A non-governmental organisation that promotes public safety, security, and access to justice, CLEEN Foundation, on Wednesday listed eight states as the most volatile with high risk of security threat during the 2015 election.
The organisation stated this in its report titled Security Risk Assessment Towards the 2015 elections.
The eight states are Borno, Rivers, Bauchi, Plateau, Kaduna, Benue, Nasarawa, Delta, Sokoto, Adamawa, and Yobe states.
The report, supported by the Macarthur Foundation, grouped the 36 states and the Federal Capital Territory in three clusters namely: High risk, Relatively volatile/mid level threat states, and stable/lowest threat states.
The mid level threat states include: Bayelsa, Imo, Anambra, Enugu, Ebonyi, Kogi, Niger, FCT, Katsina, Kano, Oyo, Ogun, Lagos, Edo, Taraba, and Gombe states.
Abia, Akwa Ibom, Cross River, Ondo, Osun, Ekiti, Kwara, Kebbi, Zamfara and Jigawa states are listed as stable/lowest threat states
According to CLEEN Foundation, the key indicators of possible security threats in various states of the nation include the ongoing insurgence in the North East, communal, ethnic or religious contentions in the country, increasing poverty, unemployment and youth exclusion, merger of opposition parties, and possible violent disagreement over leadership and candidates, activities of militant youth groups and contention over candidates including zoning of presidential or gubernatorial candidates.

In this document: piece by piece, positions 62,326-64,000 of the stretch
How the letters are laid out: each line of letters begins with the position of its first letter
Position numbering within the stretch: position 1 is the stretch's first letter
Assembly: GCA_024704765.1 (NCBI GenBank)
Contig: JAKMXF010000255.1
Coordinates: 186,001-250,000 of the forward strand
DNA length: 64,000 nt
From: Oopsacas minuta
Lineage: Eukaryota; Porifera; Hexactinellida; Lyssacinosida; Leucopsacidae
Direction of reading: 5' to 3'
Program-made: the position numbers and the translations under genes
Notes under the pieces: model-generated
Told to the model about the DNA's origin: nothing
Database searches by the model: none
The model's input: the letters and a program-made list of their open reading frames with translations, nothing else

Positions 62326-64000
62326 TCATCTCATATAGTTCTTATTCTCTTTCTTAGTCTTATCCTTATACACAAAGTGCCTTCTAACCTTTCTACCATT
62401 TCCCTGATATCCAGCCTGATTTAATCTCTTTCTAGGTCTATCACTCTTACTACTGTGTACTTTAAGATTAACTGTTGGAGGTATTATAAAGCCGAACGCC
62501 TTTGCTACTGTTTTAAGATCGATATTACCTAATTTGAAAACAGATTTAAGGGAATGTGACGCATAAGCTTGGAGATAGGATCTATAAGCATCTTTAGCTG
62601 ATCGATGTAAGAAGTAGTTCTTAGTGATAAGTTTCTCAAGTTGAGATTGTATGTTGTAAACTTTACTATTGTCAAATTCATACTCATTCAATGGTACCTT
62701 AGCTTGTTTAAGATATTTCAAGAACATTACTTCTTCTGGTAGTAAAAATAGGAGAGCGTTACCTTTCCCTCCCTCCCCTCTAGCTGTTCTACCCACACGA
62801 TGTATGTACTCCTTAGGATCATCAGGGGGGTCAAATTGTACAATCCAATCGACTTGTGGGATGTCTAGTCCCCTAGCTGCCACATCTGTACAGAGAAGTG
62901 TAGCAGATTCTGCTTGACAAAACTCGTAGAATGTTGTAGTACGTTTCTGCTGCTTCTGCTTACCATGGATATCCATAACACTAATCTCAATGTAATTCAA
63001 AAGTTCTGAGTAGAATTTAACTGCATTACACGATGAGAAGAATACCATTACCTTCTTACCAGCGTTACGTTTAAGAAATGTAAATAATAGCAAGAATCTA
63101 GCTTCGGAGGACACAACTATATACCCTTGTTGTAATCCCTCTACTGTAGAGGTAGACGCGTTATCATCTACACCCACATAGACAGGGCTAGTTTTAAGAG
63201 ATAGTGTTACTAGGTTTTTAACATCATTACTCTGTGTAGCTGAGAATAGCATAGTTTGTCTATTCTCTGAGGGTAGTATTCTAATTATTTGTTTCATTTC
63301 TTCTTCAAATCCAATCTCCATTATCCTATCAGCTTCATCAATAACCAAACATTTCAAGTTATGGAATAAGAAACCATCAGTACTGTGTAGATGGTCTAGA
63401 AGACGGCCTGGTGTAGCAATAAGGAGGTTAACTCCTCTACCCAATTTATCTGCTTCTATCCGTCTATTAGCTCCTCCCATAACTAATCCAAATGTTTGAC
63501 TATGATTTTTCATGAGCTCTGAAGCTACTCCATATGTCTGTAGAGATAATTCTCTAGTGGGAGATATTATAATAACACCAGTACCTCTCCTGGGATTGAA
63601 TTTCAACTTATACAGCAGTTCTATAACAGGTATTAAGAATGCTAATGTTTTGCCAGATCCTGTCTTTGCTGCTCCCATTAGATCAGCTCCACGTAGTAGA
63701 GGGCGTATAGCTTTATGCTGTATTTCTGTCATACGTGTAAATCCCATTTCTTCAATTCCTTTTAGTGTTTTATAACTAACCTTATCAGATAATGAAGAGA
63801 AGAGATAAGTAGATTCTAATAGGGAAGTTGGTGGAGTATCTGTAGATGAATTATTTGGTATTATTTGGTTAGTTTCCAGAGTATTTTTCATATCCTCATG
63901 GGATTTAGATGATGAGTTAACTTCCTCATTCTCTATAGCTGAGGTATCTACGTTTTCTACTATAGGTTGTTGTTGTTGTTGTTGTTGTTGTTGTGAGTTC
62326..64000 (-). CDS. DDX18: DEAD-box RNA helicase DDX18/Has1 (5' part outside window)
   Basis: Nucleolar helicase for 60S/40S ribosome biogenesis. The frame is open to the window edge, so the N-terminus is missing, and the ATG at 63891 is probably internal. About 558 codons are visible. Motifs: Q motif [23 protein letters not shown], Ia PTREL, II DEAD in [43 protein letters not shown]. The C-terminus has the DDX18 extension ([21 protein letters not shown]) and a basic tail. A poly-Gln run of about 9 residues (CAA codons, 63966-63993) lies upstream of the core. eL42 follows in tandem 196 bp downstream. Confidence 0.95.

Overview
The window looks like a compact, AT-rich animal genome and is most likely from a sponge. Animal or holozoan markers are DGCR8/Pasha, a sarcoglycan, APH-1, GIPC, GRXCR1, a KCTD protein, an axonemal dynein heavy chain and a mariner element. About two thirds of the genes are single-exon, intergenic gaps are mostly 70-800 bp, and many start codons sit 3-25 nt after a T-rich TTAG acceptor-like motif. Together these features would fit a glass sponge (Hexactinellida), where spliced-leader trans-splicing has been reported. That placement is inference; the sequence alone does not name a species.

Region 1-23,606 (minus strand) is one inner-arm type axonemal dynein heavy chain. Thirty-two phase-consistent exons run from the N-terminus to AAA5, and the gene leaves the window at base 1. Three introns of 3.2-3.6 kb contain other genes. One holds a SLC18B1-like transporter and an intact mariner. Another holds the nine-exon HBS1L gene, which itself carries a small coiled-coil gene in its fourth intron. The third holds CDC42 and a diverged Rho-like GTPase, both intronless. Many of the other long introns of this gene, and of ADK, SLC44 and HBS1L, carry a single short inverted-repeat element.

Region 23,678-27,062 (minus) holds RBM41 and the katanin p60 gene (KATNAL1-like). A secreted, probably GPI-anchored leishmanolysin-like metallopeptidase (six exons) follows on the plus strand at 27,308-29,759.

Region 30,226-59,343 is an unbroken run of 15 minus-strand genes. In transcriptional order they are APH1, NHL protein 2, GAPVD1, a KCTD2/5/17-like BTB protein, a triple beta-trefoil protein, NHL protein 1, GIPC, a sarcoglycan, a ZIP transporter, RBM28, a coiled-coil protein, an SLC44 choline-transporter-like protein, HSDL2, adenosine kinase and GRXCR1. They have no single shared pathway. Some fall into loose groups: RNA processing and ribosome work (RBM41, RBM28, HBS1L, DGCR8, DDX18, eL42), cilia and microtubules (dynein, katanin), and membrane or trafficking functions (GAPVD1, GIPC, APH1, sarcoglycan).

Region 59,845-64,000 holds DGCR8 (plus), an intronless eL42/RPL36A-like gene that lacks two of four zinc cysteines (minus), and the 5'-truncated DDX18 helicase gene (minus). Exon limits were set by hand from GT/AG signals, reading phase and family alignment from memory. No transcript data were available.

The organisation said the various forms insecurity taking shape in the high risk states range from activities of militants to vigilante group, the high stakes of election as a result of the availability of derivation revenues, the ethnic heterogeneity that makes elite consensus more difficult to attain, as well as the difficult environmental terrain that makes policing of elections a herculean task.
The report held that the merger between smaller political parties is an opportunity for opposition parties to align and challenge the dominance of People's Democratic Party (PDP), adding that the merger will provide a backdrop for a keenly contested election in 2015.
In its recommendation, Cleen foundation suggested the coordinated activities of election security stakeholders; disbandment/regulation of cults, militia and vigilante groups, training for journalists on conflict sensitive reporting, prosecution of electoral offenders; as well as gender equality in respect of political access to women in various parts of the country.
The organisation also expressed worry that the Independent National Electoral Commission, INEC, is not prepared for the 2015 election as voters registrations are yet to be updated, relevant amendment to the electoral laws are yet to be carried out, and inadequate security plan and strategy for high risk regions not sorted.